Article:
Have you ever felt like your relationship with God wasn’t what it should be? I think if we’re honest, we’ve all had seasons in our lives where we knew we weren’t quite right with God. Some of us are going through that right now. Sometimes we know what put that distance in our relationship with Him, sometimes we’re not quite sure how we drifted away. We just know we need to get back.
The Jews and Messianic believers say the month leading up to Yom Teruah (Feast of Trumpets) and the 10 Days of Awe between Trumpets and Yom Kippur (Day of Atonement) are a season of teshuva. This word literally means “return.” It is derived from the word shub (H7725), which is the form used in scripture. When the Old Testament talks about people turning away from their sins, this is the word typically used (examples: 1 Kings 8:47; Eze. 14:6; 18:30). We also translate shub and teshuva as repentance.
- (Side Note: the English word “repent” in the KJV Old Testament is usually translated from nacham (H5162), to be sorry, and is most often used of God. However, our modern understanding of repentance is better expressed by shub or teshuva.)
The Theological Wordbook of the Old Testament says that all the “idioms describing man’s responsibility in the process of repentance … are subsumed and summarized by this verb shub. For better than any other verb it combines in itself the two requisites of repentance: to turn from evil and to turn to the good” (entry 2340).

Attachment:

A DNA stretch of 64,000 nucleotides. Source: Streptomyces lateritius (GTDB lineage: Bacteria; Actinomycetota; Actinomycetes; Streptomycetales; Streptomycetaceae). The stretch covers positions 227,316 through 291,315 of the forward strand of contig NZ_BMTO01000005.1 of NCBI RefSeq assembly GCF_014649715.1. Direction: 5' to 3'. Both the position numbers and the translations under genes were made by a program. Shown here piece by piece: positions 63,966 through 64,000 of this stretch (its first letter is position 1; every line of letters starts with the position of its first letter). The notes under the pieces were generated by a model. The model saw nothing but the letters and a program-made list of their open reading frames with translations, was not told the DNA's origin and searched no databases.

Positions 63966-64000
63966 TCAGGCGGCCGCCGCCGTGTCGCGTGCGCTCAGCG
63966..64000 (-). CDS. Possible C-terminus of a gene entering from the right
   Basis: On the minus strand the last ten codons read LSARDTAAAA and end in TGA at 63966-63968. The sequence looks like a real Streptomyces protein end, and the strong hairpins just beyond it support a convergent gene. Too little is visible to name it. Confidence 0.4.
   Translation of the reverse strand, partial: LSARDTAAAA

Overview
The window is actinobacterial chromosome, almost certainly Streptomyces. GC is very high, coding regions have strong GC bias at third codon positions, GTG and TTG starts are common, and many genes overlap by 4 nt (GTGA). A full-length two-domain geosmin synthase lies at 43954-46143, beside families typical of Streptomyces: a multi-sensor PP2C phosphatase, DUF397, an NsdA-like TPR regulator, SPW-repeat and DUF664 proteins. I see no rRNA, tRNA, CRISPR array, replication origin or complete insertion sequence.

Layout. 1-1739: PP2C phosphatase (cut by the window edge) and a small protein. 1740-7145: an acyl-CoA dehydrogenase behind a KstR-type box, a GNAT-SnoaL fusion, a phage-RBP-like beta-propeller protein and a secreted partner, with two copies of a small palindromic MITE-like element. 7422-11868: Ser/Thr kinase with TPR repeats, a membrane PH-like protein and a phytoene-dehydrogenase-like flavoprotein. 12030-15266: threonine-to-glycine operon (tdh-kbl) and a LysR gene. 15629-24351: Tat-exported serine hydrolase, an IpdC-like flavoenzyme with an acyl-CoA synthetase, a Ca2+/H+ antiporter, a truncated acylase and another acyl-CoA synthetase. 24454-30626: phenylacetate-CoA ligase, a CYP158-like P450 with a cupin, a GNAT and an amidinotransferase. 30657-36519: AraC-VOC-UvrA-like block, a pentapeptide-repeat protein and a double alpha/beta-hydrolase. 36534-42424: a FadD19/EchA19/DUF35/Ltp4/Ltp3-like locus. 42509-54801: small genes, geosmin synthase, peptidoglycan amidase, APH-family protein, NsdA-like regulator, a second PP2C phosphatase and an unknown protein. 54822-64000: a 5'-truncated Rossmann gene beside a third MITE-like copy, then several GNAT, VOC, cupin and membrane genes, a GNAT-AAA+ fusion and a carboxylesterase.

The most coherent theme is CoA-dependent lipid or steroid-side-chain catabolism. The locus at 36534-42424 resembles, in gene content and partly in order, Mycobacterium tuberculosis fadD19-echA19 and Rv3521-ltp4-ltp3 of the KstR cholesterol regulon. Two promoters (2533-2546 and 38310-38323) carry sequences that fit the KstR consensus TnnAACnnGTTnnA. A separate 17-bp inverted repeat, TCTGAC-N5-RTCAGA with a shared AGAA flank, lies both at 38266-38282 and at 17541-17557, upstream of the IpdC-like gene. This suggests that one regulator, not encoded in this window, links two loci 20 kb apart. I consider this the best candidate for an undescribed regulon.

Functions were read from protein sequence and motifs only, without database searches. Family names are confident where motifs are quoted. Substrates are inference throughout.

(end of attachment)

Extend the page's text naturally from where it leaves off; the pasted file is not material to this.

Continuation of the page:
Today is the Sabbath between Trumpets and Atonement. It’s traditionally known as Shabbat Shuvah, the Sabbath of Return. While repentance is something we do year round, this is a fitting season to think more deeply about where we stand with God and in what ways we need to turn back to Him.
You won’t find a how-to guide to repentance in the Bible. Instead, the method for returning to God is illustrated with stories. David is probably the best known example, with his repentance following the Bathsheba incident (2 Samuel 12 and Psalm 51).
In Hebrew, the most common word for sin means “to miss the goal” (H2398). It’s like you’re shooting arrows toward a target and they fall short, hit outside the bulls eye, or sail too far. You have to adjust things before you try again or you’ll just keep missing the mark. We realign ourselves with God via teshuva. The Jews teach this process involves four steps:
- Regret — to realize what you’ve done is wrong and be sincerely sorry about it. We see David hit this point in 2 Samuel 12:1-14.
- Cessation — stop the action which is sinful. You can’t return to God until you turn away from sin. In David’s case, the murder and adultery were already done, but he did stop acting as if it was okay.
- Confession — verbally telling God that you know you’ve sinned and asking forgiveness. If possible, you ask forgiveness from the people you’ve wronged as well. Psalm 51 is an example of this.
- Resolution — commitment not to repeat the sin. David never conspired to kill an innocent man or committed adultery again.
Calls To Repentance
There are calls to repentance throughout the Bible. We’ll focus on just one. In the third chapter of Jeremiah, God asks Israel a question. “If a man divorces his wife, and she goes from him and becomes another man’s, may he return to her again?” It’s assumed that’s not something men would, or should, do, especially if the wife was unfaithful before he put her away. But Israel “played the harlot with many lovers” and the Lord still says, “Yet return to Me” (Jer. 3:1)